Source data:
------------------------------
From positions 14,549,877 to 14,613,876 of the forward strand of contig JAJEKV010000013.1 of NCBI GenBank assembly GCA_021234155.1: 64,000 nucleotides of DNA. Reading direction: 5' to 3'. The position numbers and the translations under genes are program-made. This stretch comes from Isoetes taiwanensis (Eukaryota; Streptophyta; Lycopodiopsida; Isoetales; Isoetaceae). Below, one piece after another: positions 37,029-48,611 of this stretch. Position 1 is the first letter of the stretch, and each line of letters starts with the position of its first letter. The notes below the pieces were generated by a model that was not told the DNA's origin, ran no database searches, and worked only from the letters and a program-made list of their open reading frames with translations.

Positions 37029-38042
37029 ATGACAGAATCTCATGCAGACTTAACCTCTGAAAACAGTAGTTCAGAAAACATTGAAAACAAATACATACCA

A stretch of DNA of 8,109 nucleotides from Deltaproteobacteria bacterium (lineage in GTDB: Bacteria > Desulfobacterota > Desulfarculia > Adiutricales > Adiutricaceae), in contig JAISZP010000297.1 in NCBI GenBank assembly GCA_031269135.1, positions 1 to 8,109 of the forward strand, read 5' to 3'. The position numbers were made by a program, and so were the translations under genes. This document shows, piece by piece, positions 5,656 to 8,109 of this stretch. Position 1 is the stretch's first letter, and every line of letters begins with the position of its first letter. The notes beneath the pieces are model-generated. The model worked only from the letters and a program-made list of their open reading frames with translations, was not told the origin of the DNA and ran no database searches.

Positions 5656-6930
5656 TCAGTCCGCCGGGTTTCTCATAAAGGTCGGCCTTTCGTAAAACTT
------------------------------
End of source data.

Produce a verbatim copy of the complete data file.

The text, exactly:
From positions 14,549,877 to 14,613,876 of the forward strand of contig JAJEKV010000013.1 of NCBI GenBank assembly GCA_021234155.1: 64,000 nucleotides of DNA. Reading direction: 5' to 3'. The position numbers and the translations under genes are program-made. This stretch comes from Isoetes taiwanensis (Eukaryota; Streptophyta; Lycopodiopsida; Isoetales; Isoetaceae). Below, one piece after another: positions 37,029-48,611 of this stretch. Position 1 is the first letter of the stretch, and each line of letters starts with the position of its first letter. The notes below the pieces were generated by a model that was not told the DNA's origin, ran no database searches, and worked only from the letters and a program-made list of their open reading frames with translations.

Positions 37029-38042
37029 ATGACAGAATCTCATGCAGACTTAACCTCTGAAAACAGTAGTTCAGAAAACATTGAAAACAAATACATACCA

A stretch of DNA of 8,109 nucleotides from Deltaproteobacteria bacterium (lineage in GTDB: Bacteria > Desulfobacterota > Desulfarculia > Adiutricales > Adiutricaceae), in contig JAISZP010000297.1 in NCBI GenBank assembly GCA_031269135.1, positions 1 to 8,109 of the forward strand, read 5' to 3'. The position numbers were made by a program, and so were the translations under genes. This document shows, piece by piece, positions 5,656 to 8,109 of this stretch. Position 1 is the stretch's first letter, and every line of letters begins with the position of its first letter. The notes beneath the pieces are model-generated. The model worked only from the letters and a program-made list of their open reading frames with translations, was not told the origin of the DNA and ran no database searches.

Positions 5656-6930
5656 TCAGTCCGCCGGGTTTCTCATAAAGGTCGGCCTTTCGTAAAACTT